It appears that with the use of social media, it is hard for our generation to keep anything quiet. We feel a great need to proclaim to the world the new and big happenings in our lives. With photo albums, twitter posts, and relationship status updates, keeping our family and friends updated with the most accurate information about our personal lives has become a social norm.
This remained to be true during the 2012 Presidential Election. Many of my peers and I were first time voters and, with that, came a lot of excitement. So it was only natural that on the days following up to Nov. 6th I, as well as many of those on Facebook, Twitter, and/or Tumblr, saw countless posts of friends and family saying, not only that they voted, but also who they voted for. Sometimes I even saw pictures of people’s ballots with their candidate checked. On this blog alone, you will find many posts of students talking about who they voted for and even some pictures of their actual vote on a physical ballot.
Whether people are encouraging others to vote or disclosing who they themselves voted for, according to a Pew study on Social Media and Voting, about 74% of registered voters were apart of this “‘social vote’ cohort.” With “Election day Tweets total[ing] 32 Million,” and countless posts seen on Facebook and Tumblr, I began to wonder about the ethics of voting and how social media has really affected the way we look at voting in this country.
I found that, the effects of this activity may be mixed. According to the same Pew Study, an article in Politico points out, Thirty percent of registered voters “said friends and family had used social media to encourage them to vote for President Barack Obama or Republican candidate Mitt Romney.” This may imply that political activity on social media encourages people to become more politically involved and bring more people out to vote. At the same time, however, Lee Raine, the project director of the Pew Study (in the Politico article linked above) points out, “Once they see [posting about their vote] as sort of a common practice in their network, at some point it becomes something that they are feeling embarrassed not to share…It becomes a network expectation.” This expecatation may be difficult for person who may be undecided and to whom voting is indeed a very personal and private affair, who then feels an inappropriate amount of pressure from their peers to form similar beliefs.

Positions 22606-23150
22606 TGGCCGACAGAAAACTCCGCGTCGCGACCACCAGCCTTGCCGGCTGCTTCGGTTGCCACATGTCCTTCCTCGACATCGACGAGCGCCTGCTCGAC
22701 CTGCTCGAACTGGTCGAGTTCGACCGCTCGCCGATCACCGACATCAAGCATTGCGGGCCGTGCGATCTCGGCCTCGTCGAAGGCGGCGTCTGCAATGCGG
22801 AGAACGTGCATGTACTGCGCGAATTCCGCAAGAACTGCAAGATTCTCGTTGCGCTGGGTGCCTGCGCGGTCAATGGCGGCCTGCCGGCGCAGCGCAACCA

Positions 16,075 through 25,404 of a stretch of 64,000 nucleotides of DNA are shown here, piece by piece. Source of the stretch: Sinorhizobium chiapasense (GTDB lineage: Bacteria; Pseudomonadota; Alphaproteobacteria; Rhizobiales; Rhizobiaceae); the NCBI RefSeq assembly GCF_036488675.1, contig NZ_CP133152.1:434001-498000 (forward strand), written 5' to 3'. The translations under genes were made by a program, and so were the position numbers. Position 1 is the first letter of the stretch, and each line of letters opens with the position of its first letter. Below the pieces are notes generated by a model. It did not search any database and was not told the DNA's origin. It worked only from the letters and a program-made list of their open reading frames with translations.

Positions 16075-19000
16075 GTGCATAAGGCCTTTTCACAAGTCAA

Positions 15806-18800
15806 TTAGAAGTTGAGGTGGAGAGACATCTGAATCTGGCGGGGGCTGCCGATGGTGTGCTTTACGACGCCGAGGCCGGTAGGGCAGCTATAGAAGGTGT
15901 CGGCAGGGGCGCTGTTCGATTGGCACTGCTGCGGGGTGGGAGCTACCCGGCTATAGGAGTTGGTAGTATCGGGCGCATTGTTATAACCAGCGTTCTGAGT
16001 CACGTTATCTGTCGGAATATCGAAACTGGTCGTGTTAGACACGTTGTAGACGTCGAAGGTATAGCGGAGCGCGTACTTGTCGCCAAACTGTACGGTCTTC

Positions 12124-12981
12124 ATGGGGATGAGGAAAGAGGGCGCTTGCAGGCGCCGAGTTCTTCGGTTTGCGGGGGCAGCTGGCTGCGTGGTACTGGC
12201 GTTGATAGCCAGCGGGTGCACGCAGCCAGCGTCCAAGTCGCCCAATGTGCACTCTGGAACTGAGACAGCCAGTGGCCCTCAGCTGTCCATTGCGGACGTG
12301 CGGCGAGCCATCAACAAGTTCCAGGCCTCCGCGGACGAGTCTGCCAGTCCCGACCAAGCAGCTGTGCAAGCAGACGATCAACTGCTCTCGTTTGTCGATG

In my research, I also discovered that, in some states, taking a picture of your ballot counted as a misdemeanor (Find out your state’s laws on documenting your vote here). I realized then that some of my friends were breaking the law by posting their ballot on the internet. The main argument for this law was that going to the voting booth was a private and personal matter, and thus a documentation of such would work against personal protection of privacy. I chuckled a bit thinking back to witnessing two of my good friends making a photomontage of their voting experience just for the purpose of posting it on the internet for the world to see. I can just imagine the horror that those who believe voting should be a private and personal experience would feel by witnessing this fun and public approach to voting.
I find especially in college where many students opt for an absentee ballot, voting is a more flexible and (serious but) casual experience. Voting with an absentee ballot is like being in the voting booth with all of your friends and everyone who has a care to be on the internet. This continues to make voting a less private experience for our generation.
With a plethora of information at our fingertips and the ballot so close to our friends, voting will probably continue to be a more publicized event for our generation.